If most of your parts will be 2d or shallow 3d, then I think you would be best to buy or build one of the small routers like the other guys on here and dabble with your projects first. You will learn a lot even with a basic slow machine to know what you need to buy or build if your plans really take off, and if you like running everything

Welcome to real life. :)

chuckknigh
08-08-2003, 01:08 AM
The basic difference between a router and a mill is the level of precision. A mill is a machine on which you can cut metal with thousandth of an inch precision...at least in theory. ;-) A router is something a bit rougher, not quite as well built. It's like the difference between a drill press for wood, and a commercial machine tool. They both drill holes -- one holds its tolerances to a lot closer level. (If you want to adapt a small mill, I've heard good things about Harbor Freight's mini and micro mills, but be warned, their working area is relatively small)

The extra axes have to do with other types of cutting than basic X-Y-Z stuff. Let me try to explain.

If you wanted a ring like in _Lord of the Rings_, where it was engraved *around* the ring, this would be pretty hard to do with an X-Y-Z machine. To do this, successfully, you'd have to *rotate* the ring while doing the engraving.

This is a rotational axis, and is often referred to as a 4th axis.

A 5th axis opens up even more possibilities, like tilting the head. You've seen hand carved wooden tabletops, and that kind of thing, where it's actually *undercut* beneath the leaves? That's the 5th axis...moving the cutter so it's no longer vertical.

You can do all sorts of things with these machines.

I recommend that you design and build your own, if you're even remotely mechanically inclined. A 3 axis machine is pretty simple to design and build. I have built my own (but my electronics aren't finished -- I went the cheap route, and am having troubles) and it's a great learning process. You *understand* what happens with each axis. You will also get all kinds of ideas for your second revision...it's human nature to improve things as they progress!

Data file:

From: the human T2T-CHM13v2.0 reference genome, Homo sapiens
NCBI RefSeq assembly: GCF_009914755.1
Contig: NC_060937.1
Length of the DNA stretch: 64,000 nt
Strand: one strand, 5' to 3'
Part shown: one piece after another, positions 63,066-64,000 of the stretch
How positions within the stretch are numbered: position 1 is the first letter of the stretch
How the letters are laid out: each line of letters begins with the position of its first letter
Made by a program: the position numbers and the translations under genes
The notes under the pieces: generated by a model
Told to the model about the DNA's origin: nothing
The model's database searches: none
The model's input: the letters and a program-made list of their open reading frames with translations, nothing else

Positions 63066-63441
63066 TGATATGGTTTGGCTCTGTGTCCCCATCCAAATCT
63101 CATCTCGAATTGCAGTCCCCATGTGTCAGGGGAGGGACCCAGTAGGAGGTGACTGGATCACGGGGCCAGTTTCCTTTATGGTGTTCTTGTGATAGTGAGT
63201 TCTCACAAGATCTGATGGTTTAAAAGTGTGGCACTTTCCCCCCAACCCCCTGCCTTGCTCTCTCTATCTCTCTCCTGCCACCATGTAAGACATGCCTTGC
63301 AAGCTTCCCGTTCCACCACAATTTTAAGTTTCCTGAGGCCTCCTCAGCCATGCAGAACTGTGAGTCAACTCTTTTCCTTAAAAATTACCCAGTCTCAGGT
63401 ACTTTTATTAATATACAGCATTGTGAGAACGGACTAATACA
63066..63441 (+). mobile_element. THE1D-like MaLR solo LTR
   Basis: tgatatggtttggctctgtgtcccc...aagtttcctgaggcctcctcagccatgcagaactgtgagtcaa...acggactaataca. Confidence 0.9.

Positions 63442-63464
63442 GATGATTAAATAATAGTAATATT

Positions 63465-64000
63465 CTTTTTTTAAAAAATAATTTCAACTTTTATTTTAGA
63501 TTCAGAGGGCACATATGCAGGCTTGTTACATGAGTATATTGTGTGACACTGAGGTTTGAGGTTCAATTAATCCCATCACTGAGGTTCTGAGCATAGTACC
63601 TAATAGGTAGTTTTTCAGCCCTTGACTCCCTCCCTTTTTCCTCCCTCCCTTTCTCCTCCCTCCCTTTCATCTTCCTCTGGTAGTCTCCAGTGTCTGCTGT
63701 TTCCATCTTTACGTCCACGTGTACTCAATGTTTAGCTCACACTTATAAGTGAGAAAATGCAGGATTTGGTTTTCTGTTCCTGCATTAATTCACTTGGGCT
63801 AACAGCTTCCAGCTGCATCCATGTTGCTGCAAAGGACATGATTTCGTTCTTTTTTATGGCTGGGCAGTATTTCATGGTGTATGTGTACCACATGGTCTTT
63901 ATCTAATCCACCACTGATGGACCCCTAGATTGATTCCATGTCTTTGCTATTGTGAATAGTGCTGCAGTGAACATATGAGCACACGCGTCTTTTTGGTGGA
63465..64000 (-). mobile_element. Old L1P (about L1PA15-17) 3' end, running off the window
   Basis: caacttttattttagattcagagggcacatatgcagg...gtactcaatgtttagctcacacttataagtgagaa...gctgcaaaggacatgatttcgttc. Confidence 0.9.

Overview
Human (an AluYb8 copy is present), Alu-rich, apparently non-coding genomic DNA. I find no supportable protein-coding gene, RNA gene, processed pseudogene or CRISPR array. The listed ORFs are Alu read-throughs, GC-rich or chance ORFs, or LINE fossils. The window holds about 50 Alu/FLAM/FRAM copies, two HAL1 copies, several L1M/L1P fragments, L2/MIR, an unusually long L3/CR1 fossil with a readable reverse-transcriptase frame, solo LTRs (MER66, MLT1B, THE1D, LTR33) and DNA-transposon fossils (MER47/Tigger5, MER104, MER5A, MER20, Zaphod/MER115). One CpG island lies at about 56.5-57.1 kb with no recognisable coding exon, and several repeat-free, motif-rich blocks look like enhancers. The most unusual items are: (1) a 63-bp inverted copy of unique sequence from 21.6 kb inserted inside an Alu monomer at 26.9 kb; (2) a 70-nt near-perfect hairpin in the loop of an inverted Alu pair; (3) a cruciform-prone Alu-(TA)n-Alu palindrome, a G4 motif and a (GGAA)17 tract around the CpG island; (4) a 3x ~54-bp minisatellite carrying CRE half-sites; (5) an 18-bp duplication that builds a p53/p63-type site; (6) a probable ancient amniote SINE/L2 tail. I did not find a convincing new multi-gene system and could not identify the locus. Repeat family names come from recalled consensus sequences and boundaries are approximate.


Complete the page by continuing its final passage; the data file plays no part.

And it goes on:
BTW: The parts for mine have cost around $25 so far, for all the mechanical parts.

If you are the kind who needs plans, I've heard good things about plans from a guy named J.C.Kleinbauer. www.crankorgan.com He builds machines from hardware store components, that are "good enough" for a lot of uses. They cost $30 per plan set, and more than a few people on this forum have machines that are, at least, "inspired" by his designs, including me.

-- Chuck Knight

samualt
08-08-2003, 06:29 AM
Anyone know of any other plans? Most of the plans I see don't look like they have step by step instructions. Blueprints are fine for people who work with them allot, but I need something more.
I also wanted to use something a little more powerful then a Dremal. I think a minumum would be a "Porta-Cable 7310 Laminate Trimmer." Thats what the cheapcnc.com machines use and it looks a bit more stout.

I'm searching all over the web but am finding no free plans and only a few pay-plans. I find lots of pictures of self built machines, but that doesn't help me much really. Guess I'll keep looking.

ger21
08-08-2003, 07:26 AM
Try these:
http://www.shopbottools.com/
http://www.shopsabre.com/

Gerry

ninewgt
08-08-2003, 09:15 AM
Ib ought plans from DATACUT, and MTC...... both good plans - but I ended up making my own design and plans .......

For 3K... Im not sure what to tell you..... I spent about 9 for everything....

andybuch
08-08-2003, 10:15 AM
Originally posted by samualt
Anyone know of any other plans? Most of the plans I see don't look like they have step by step instructions. Blueprints are fine for people who work with them allot, but I need something more.
I also wanted to use something a little more powerful then a Dremal. I think a minumum would be a "Porta-Cable 7310 Laminate Trimmer." Thats what the cheapcnc.com machines use and it looks a bit more stout.

I'm searching all over the web but am finding no free plans and only a few pay-plans. I find lots of pictures of self built machines, but that doesn't help me much really. Guess I'll keep looking.